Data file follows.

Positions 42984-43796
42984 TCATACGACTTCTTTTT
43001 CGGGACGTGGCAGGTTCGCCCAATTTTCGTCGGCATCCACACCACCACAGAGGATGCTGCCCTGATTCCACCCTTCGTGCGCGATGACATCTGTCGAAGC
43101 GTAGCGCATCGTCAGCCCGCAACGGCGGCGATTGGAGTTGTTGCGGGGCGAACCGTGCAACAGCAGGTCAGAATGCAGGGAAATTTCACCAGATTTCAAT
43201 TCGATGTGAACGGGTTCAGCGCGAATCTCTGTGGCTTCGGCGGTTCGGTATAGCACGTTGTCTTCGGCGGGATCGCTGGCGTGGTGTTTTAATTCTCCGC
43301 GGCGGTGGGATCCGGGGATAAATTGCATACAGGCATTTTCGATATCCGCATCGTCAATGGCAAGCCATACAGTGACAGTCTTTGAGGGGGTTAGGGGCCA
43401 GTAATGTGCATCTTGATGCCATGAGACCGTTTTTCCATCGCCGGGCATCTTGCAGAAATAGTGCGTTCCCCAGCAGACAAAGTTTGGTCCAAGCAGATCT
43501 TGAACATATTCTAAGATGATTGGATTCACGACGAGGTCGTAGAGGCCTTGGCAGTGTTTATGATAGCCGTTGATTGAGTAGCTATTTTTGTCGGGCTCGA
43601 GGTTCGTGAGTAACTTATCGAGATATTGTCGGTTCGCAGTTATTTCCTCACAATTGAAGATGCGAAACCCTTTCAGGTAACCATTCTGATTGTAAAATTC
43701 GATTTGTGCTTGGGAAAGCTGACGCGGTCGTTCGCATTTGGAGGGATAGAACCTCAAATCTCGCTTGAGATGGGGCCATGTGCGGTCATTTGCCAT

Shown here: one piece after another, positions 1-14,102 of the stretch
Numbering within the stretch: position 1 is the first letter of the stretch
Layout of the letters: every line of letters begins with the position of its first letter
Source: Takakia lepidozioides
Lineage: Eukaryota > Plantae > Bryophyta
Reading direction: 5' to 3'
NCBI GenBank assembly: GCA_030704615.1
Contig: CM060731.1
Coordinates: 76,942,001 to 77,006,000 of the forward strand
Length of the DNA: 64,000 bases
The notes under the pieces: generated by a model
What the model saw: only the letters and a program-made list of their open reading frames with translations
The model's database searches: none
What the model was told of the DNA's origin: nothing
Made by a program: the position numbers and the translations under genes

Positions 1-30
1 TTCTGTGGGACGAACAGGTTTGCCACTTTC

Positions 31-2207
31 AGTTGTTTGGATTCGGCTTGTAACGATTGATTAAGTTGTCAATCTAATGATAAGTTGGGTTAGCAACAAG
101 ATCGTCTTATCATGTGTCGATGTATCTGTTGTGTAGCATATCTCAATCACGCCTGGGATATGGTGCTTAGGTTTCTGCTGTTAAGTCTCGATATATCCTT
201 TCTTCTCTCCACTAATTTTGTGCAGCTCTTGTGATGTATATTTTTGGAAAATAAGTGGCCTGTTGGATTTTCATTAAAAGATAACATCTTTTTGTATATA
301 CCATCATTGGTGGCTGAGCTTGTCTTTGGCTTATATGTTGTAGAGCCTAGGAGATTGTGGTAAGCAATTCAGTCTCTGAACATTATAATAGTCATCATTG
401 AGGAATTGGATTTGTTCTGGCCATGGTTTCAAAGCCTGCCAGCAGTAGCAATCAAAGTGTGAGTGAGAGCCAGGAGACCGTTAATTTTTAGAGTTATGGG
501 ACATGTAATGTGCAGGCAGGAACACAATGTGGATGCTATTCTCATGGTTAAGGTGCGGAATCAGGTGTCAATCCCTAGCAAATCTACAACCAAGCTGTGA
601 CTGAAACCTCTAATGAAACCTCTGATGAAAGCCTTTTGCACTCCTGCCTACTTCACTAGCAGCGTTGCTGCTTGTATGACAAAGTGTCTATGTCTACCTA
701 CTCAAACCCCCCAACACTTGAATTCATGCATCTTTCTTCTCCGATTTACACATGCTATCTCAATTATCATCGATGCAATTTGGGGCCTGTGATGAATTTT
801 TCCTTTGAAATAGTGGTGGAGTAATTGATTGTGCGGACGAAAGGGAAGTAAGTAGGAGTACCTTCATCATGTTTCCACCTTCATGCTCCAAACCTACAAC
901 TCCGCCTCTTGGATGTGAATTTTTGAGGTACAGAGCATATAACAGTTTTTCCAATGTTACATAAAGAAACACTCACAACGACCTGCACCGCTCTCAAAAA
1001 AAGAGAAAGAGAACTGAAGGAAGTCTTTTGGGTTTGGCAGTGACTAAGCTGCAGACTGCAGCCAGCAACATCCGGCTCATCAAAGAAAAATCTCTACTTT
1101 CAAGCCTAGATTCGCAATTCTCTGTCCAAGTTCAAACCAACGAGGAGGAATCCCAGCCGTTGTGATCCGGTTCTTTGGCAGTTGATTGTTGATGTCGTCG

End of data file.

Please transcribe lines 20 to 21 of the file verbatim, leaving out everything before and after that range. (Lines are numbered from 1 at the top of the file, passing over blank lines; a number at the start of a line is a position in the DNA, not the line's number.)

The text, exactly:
Length of the DNA: 64,000 bases
The notes under the pieces: generated by a model